The case for change on CH City Council

Things on CH City Council are not going well. The past 20 months have been marked by a constant struggle to get information from the administration, council’s failure to compromise on a replacement for Josie Moore, and council leadership’s inability to establish any rules or priorities after three retreats. The result has been a largely unproductive, unfocused, slow-moving, and sometimes adversarial city council.

There have, however, been moments where things have been calm and the business of the city moves forward as it should. The vast majority (98%-plus) of perfunctory legislation put forward by the administration moves ahead without incident.

But when it comes to council taking care of its own business—the clerk of council amendment, the inquiry amendment, the memorandum of understanding, equal treatment of council members, decorum at meetings and between members, establishing priorities and rules, filling a vacancy on council, creating a process for seating a charter review commission, and support for council-initiated legislation—it’s mostly been a struggle. Between a lack of communication, flawed processes, unwillingness to compromise, and very different ideas about council’s role in our new form of government, this council has had a difficult time getting things done.

Fortunately, on Nov. 7, Cleveland Heights voters will have the opportunity to re-elect Council Member Gail Larson and elect council candidate Jim Petras.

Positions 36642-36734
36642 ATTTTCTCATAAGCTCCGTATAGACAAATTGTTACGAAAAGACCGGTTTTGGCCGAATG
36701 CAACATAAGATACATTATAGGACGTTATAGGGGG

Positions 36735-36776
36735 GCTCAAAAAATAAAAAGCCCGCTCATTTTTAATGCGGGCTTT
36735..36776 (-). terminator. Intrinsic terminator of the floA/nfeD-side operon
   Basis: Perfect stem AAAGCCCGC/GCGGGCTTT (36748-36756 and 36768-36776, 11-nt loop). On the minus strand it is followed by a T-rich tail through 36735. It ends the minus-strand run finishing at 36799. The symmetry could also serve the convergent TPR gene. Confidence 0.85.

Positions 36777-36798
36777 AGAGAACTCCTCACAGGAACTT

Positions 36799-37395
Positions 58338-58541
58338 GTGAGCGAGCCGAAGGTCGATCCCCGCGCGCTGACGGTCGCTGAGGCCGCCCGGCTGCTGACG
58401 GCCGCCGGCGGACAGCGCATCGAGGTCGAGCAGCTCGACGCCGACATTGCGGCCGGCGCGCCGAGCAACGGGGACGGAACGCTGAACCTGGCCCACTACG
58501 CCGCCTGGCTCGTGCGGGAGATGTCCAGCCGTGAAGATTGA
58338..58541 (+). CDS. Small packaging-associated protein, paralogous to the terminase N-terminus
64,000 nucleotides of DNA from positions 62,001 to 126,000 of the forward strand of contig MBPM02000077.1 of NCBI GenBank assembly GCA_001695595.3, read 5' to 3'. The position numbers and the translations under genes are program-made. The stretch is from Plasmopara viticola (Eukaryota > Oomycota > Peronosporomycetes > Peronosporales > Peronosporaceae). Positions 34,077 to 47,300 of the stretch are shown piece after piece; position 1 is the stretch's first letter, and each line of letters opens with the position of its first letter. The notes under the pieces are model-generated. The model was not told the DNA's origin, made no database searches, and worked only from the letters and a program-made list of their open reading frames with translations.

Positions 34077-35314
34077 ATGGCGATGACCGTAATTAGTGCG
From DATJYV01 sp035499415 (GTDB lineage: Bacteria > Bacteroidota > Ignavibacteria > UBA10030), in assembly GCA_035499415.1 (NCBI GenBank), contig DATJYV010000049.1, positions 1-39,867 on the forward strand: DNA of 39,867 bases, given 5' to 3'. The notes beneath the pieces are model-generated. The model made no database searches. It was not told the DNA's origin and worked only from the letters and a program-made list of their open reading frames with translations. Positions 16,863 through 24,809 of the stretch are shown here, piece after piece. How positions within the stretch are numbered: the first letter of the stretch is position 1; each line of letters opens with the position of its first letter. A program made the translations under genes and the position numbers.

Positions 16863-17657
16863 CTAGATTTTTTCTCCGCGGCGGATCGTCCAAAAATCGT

Gail Larson supported legislation to clarify council’s right to inquiry. She supported compromise when there was a stalemate for Moore’s replacement. Gail is always calm, thoughtful, insightful, and responsive. She returns every phone call and every e-mail. Perhaps most importantly, Gail is independent. Even when we don’t agree, she is always collaborative and professional.    

Jim Petras is a consensus builder. As a project director at Case Western Reserve University, he brings people together on a daily basis to collaborate to solve problems. He’s young, educated, perceptive, and a quick study. And he is the only challenger who regularly attends city council meetings. When I see Jim out in the community campaigning and building relationships, it confirms to me how important it is to support our young, talented, future leaders.

There are six candidates running for three CH City Council seats on Nov. 7. Larson and Petras are the only two candidates endorsed by the Cleveland Heights Democratic Club!

If we re-elect Gail Larson and elect Jim Petras, I strongly believe that we will become a more productive, focused, and effective city council.

Tony Cuda

Tony Cuda is a member of CH City Council, and a longtime resident of the city.

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Volume 16, Issue 9, Posted 11:28 AM, 09.02.2023